Joint Hypermobility Misdiagnosed as Fibromyalgia?
The precise pathogenic basis of primary fibromyalgia (FM) is poorly understood, although many mechanisms have been proposed, including abnormal pain perception, sleep disorders, aberrant circulating levels of central neurochemical substances, and skeletal muscle abnormalities.
The suggestion that FM may be related to joint hypermobility (JH), defined as abnormally increased mobility of small and large joints (beyond normal limits of physiological movement), led to this investigation involving 178 participants.
The patient group comprised 88 subjects presenting with widespread pain, and the control group included 90 healthy subjects. Diagnosis of fibromyalgia was made based upon meeting the 1990 American College of Rheumatology (ACR) criteria for FM - typical widespread musculoskeletal pain and tenderness in 11 or more of 18 specific point sites. Diagnosis of joint hypermobility was made according to the Beighton modification of Carter and Wilkinson criteria for hypermobility (scores greater than or equal to 4).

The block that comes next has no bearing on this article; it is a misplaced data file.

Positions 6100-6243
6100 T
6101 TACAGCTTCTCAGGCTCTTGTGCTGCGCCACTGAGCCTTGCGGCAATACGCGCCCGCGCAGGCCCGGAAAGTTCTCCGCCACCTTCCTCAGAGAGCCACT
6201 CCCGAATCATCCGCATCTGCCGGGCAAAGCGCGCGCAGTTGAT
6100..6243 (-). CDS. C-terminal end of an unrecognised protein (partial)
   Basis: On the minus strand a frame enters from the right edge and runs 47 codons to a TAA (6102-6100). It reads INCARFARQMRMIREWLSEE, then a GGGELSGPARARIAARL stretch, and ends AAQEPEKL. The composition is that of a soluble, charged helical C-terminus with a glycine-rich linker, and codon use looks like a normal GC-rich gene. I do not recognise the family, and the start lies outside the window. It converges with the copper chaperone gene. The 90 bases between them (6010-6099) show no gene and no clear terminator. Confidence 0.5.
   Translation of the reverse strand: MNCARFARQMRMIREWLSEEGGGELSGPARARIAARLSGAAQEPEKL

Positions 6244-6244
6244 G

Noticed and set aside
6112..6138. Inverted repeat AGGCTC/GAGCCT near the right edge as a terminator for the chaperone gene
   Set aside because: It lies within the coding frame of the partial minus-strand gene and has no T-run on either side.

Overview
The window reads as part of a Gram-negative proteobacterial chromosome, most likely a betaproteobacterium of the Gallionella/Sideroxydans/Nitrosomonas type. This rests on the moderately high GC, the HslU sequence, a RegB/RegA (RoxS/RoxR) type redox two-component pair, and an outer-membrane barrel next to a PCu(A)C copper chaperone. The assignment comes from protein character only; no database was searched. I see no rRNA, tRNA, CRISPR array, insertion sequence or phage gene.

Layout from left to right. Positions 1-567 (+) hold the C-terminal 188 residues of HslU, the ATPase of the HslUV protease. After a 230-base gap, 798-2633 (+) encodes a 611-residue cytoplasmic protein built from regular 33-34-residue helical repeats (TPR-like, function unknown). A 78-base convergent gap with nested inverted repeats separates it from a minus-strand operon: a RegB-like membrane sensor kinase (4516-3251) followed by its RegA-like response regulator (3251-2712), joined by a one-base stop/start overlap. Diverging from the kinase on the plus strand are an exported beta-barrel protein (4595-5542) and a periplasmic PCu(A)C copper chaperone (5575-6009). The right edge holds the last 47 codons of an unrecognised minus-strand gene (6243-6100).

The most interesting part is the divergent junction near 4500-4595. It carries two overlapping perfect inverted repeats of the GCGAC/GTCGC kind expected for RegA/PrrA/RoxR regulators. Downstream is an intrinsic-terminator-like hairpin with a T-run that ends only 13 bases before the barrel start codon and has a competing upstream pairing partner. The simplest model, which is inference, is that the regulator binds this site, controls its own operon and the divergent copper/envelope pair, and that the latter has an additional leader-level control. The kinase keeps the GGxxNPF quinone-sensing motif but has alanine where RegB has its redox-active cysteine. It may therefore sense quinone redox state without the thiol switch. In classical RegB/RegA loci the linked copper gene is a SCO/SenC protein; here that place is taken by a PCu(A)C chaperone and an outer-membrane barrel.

Fifty-six patients and six controls met ACR diagnostic criteria for FM, and JH was noted in 8% of patients and 6% of controls. Interestingly, joint hypermobility was recognized in 10 of 32 patients who had not "exactly" met the ACR criteria for fibromyalgia, a finding the authors suggest may result in misdiagnosis: "Both syndromes can be responsible for widespread and migratory arthralgia without arthritis/synovitis, and this must be considered..."
Karaaslan Y, Haznedaroglu S, Ozturk M. Joint hypermobility and primary fibromyalgia: a clinical enigma. Journal of Rheumatology